Jackass Forever receives best on Rotten Tomatoes.

February 5, 2022, 10:41 am

Jack­ass For­ev­er impress­es audi­ences and crit­ics alike with a very high Rot­ten Toma­toes score, far sur­pass­ing the pre­vi­ous three films.

If Jack­ass For­ev­er ends up becom­ing the final install­ment in the film series, then this fran­chise is def­i­nite­ly going out with a bang. To date, the film has been cer­ti­fied fresh at Rot­ten Toma­toes with a Tomatome­ter Fresh score of 90%. The audi­ence score is even high­er with a cur­rent rat­ing of 96%. Of course, those num­bers will like­ly fluc­tu­ate a bit as new reviews start rolling in, but the con­sen­sus of most who’ve seen the movie thus far is that Jack­ass For­ev­er is a hit.

These scores also make Jack­ass For­ev­er the high­est rat­ed film in the series. Released in 2002, the orig­i­nal Jack­ass film has a rot­ten score of 49%, although its audi­ence score is a bit bet­ter at 75% fresh. Jack­ass: Num­ber Two, released in 2006, has a crit­i­cal score of 64% with an audi­ence score of 80%. Jack­ass 3 land­ed at 66% fresh with an audi­ence score of 69%.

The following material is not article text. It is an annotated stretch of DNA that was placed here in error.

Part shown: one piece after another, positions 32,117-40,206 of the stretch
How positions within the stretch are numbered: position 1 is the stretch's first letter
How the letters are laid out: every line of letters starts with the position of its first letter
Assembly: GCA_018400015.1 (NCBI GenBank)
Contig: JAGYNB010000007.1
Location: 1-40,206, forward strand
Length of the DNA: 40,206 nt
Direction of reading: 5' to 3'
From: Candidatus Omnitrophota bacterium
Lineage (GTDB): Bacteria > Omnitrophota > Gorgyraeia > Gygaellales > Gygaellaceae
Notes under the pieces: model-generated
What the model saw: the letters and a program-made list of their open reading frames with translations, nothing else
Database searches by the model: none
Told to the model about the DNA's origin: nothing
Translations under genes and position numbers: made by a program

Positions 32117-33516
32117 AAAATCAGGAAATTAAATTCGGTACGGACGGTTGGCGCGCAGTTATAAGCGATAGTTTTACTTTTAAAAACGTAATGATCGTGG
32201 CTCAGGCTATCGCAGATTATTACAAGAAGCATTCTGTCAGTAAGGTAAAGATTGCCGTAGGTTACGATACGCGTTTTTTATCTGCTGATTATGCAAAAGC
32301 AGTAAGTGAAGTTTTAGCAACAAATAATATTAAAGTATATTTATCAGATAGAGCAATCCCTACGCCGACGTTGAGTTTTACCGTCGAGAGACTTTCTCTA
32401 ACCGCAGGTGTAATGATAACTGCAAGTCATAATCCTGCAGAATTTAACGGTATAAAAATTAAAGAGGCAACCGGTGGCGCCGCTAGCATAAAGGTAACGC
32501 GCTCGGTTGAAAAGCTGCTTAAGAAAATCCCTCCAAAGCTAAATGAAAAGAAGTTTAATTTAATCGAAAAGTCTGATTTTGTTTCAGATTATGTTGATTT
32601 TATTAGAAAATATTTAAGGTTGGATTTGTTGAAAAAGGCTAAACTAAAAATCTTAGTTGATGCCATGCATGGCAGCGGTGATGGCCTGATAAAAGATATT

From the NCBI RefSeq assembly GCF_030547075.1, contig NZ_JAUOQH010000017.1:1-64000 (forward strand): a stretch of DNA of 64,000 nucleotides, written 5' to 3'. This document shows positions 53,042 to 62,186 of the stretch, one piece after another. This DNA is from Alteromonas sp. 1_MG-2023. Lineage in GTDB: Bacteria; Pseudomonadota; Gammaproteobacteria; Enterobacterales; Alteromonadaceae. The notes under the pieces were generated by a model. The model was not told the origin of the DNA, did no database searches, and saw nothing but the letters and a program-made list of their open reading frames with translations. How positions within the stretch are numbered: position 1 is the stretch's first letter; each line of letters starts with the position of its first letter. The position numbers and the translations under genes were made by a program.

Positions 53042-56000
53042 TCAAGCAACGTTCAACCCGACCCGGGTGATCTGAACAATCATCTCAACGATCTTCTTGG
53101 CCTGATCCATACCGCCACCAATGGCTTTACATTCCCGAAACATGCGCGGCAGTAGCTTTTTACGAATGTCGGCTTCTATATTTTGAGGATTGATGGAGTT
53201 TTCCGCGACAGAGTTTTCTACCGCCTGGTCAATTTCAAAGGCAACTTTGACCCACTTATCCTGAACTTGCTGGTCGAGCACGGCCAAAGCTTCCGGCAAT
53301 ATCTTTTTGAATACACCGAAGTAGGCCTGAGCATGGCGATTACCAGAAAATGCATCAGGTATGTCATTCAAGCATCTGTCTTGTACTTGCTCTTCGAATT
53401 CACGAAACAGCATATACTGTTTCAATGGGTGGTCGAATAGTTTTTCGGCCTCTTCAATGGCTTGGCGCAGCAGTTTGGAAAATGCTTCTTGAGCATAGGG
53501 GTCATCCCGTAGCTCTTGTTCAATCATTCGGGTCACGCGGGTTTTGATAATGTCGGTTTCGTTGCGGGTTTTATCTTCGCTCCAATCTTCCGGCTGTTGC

“I’ll just sum it up like this: This is the hard­est — and hard­est — laugh I’ve had in a movie in years,” not­ed review­er Jere­my Jahns.

“While the group is a bit more erod­ed after so many years of injuries and try­ing to out­do each other…they still man­age to have that youth­ful joy that is incred­i­bly effec­tive and espe­cial­ly con­ta­gious,” adds Rob Dean of Bul­lz-

Sug­gest­ing a film that was as dis­gust­ing as it was hilar­i­ous, crit­ic Bar­ry Hertz of The Globe and Mail said: “I watched a good deal of it cov­er­ing my eyes, grit­ting my teeth, gri­mac­ing so hard my jaw dropped. bro­ken, yelp­ing in two — the feigned ter­ror, sup­press­ing the urge to vom­it or laugh maniacally.”

“It should­n’t be fun to watch some­one get humil­i­at­ed,” writes Time’s Stephanie Zacharek. “Yet the main band of Jack­ass make it fun, not just laugh­ing at each oth­er, but laugh­ing so hap­pi­ly at themselves.”

And Rolling Stone’s David Fear says, “You’re going because they want you to laugh — like, real­ly dubbed, the tears run­ning down your face, your stom­ach that can’t breathe — at their pain. And you most def­i­nite­ly will laugh. Prob­a­bly a lot.

Be the first to comment

Leave a Reply

Your email address will not be published.